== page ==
Vol XI, No. 12TNG/CWA Local 31041January 27, 2000

Contract issues

Why won't the company put its offer in writing? Why might it `change or eliminate' free parking?

Last fall, the company announced a "free parking" program.

On the surface, this seemed like the culmination of a long-time Guild goal, something that the union has sought and proposed for years.

And it sure seemed a no-brainer for an instant across-the-table agreement by the two bargaining teams. At last, elimination of an expensive, worrisome issue. So what's the problem?

It's not in writing.

The company has steadfastly refused to make its proposed free parking and subsidized mass transit bus ticket program part of the Guild contract.

Worse, the only thing that the company has put in writing to the Guild is a refusal to guarantee parking and an alternative bus subsidy as a definite benefit.

Here's what Thomas J. McDonough, human resources manager, wrote Tim Schick, Guild administrator, last Nov. 18, 1999:

"This free parking and bus service would be on a non-contractual basis and may be changed or eliminated by the Company."

Another way of putting it is: Trust us.

Trust us? Guild members are still smarting from another unwritten assurance by a company official. We still remember, when the Providence Journal was being turned into a public company, the statements of former publisher Steve Hamblett's that the newspaper was not for sale. So now as we negotiate with the new owner of the newspaper, the Guild quite reasonably is asking for the parking policy to be made part of the contract.

Especially because parking already is part of the contract.

There are three sections that offer subsidized parking in a company lot and parking garage, and further, promise that the company will make a "good faith effort" to find discounted parking for workers in non-company lots if there isn't room in its own facilities.

The importance of having these provisions in writing was demonstrated when, after parking became hard-to-find downtown, the company began blocking Guild members from the Parkade garage when it was full, even though they bought subsidized stickers. The Guild filed a grievance. And recently, an arbitrator ruled in the Guild's favor.

Now, as part of the non-contractual non-offer of free parking, the company is proposing to eliminate those sections dealing with subsidized parking from the contract.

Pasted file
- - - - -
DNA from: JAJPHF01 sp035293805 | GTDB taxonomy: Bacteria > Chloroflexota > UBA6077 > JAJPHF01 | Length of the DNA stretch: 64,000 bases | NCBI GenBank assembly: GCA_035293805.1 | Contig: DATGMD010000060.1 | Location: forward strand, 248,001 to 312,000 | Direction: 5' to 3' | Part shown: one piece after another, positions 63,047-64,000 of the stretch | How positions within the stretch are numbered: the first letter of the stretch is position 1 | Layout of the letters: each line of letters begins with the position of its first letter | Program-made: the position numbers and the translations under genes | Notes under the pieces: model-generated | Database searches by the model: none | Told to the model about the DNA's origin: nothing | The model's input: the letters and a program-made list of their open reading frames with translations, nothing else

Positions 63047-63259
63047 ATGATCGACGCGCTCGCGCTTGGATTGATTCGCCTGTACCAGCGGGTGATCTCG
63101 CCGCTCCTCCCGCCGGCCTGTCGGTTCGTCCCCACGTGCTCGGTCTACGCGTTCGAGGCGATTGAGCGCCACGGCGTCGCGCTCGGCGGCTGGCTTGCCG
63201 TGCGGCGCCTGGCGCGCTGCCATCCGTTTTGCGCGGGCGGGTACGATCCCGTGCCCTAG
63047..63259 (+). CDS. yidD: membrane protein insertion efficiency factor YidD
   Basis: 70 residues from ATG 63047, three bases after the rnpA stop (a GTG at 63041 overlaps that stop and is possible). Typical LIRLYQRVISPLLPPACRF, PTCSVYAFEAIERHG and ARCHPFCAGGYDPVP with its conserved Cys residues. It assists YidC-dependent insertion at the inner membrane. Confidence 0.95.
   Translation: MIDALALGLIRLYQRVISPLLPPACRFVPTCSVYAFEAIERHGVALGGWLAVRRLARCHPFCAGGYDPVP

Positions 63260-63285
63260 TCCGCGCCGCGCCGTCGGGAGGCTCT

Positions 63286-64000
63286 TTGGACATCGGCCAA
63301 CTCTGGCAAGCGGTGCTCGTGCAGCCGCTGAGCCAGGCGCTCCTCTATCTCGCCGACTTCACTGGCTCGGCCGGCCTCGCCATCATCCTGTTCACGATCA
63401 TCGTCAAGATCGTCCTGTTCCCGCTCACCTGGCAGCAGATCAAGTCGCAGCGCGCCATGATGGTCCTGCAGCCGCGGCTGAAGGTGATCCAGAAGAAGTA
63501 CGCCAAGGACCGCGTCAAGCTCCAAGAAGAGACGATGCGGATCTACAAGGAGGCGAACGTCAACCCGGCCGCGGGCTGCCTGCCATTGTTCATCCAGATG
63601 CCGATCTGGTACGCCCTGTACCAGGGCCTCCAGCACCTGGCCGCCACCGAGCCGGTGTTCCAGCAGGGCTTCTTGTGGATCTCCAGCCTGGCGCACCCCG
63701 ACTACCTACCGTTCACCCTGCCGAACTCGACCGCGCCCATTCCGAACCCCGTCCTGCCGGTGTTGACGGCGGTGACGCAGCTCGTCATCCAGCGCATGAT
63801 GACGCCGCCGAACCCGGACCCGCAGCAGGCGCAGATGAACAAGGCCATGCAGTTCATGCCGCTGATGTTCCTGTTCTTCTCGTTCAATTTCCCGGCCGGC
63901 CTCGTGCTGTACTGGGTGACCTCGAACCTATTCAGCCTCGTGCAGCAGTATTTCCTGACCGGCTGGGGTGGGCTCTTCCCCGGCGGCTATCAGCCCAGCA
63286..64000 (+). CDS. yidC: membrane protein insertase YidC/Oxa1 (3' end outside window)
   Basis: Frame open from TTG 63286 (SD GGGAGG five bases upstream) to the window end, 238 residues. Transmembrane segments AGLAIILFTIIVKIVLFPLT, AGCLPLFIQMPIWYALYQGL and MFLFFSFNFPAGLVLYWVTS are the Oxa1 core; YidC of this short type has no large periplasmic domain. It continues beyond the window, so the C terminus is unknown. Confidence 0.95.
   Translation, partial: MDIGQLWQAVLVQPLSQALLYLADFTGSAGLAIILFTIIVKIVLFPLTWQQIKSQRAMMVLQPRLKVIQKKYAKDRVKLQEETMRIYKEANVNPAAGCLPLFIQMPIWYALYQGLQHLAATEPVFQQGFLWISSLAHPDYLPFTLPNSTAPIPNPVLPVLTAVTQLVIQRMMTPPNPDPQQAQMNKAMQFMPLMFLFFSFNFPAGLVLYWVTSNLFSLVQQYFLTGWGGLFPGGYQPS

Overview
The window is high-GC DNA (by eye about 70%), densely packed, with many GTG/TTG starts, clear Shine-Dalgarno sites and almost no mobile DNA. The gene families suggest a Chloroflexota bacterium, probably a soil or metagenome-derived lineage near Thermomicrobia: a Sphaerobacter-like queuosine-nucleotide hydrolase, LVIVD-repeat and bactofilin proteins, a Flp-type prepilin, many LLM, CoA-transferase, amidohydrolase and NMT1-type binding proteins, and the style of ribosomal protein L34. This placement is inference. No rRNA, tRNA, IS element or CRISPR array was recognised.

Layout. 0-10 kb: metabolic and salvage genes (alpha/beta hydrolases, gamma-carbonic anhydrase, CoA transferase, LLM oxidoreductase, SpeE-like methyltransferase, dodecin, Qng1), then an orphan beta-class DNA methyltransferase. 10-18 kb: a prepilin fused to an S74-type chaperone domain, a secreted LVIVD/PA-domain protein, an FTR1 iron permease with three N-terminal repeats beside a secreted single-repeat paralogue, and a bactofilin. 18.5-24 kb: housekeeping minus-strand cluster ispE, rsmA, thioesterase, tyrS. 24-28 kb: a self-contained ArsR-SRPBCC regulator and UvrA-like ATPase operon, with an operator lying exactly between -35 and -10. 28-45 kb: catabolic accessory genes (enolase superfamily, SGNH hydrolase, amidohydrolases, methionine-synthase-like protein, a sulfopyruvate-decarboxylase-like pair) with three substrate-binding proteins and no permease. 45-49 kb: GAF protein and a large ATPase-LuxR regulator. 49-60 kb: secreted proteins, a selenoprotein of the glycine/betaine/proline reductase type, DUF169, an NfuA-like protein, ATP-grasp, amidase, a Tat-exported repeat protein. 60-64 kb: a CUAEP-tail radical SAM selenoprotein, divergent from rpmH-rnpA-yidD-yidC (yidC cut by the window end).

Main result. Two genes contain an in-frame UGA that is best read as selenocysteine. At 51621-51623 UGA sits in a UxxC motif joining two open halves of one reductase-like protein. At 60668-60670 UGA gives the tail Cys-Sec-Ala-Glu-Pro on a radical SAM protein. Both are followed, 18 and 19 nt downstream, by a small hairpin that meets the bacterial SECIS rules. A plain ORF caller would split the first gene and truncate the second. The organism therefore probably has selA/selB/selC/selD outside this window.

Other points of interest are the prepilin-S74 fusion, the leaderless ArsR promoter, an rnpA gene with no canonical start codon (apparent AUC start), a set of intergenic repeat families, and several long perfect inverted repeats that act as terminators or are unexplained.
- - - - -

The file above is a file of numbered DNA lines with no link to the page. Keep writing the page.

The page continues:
The Guild is hardly being unreasonable in asking that the "benefit" be part of the contract. In fact, the National Labor Relations Act gives unions the right to have negotiated benefits reduced to writing.

The law provides for ..."execution of a written contract incorporating any agreement reached if requested by either party."

Free parking potentially is a great benefit.

But it is only a benefit, if the company is willing to reduce it to writing. At best, the company's approach raises common sense suspicions.

Why did the company go out of its way to suggest that at any time in the future it might change or cancel the program?

We challenge the company to prove they are not playing a shell game.

Put the parking plan in writing!


The Guild Leader is seeking your opinions about the company's contract offer, which will go to a secret ballot vote Feb. 2 & 3. Send to Brian Jones, newsroom, or e-mail them to brijudy@ids.net.

Peter B. Lord
Journal environmental writer

"I am opposed to the contract because these tiny pay raises, coupled with increasing charges for health insurance, aren't moving us ahead. My wife gets paid significantly more money with much better benefits to teach first grade.

"I'm also tired of these games over the parking. The company took away my parking spot while I was on leave, citing some rule I never heard of. Now I waste time every day trying to find a place to park so I can go to work. You'd think the company would want to encourage us to get in and do our jobs, not make it difficult."

A non-Guild member of the bargaining unit, who asks to be anonymous for fear of reprisal.

"The contract proposals the company is offering are an insult and very upsetting.

"1. The cost of prescriptions were previously affordable. They will now be a real strain on my budget, and I can't afford to pay any more for medical coverage than I do already.

"2. It scares me to think my medical plan could be switched at any time. My daughter has a pre-existing health problem that could possibly not be covered by a new health carrier.

"3. I certainly would like to have all the wonderful benefits that non-bargaining unit employees enjoy. But, if we were a non-union company, I'm sure a good portion of those wonderful benefits would disappear. That really scares me.

"So, please vote no."

A Guild member in the Features Department:

"Although the company has increased their wage offer from 2 to 3 percent, this does not sufficiently compensate for increases in uncontrolled medical expenses, loss of a personal day, denial of A.H. Belo retirement benefits and the rest.

"Additionally, use of temporary employees in pre-publishing, loss of previously awarded benefits, and flat-out dropping of grievances is not good faith bargaining.

"Those proposals which undermine our standard of living are insulting enough to our value as employees, but we cannot and should not waver or consider using essential pillars of our union, such as the right to grieve (existing grievances), as bargaining chips.

"This offer is not fair, or equitable. Vote NO!"

A Moment of Silence

At noon, tomorrow - Friday - please take a minute to silently reflect on the unfairness of the company's contract proposals. Stand up at your desk, remain seated. Wherever you are, stop to think of what the company is trying to do you and your union. For just a minute.

Copyright © 2000 The Providence Newspaper Guild
TNG/CWA Local 31041
270 Westmister St., Providence, Rhode Island 02903
401-421-9466 | Fax: 401-421-9495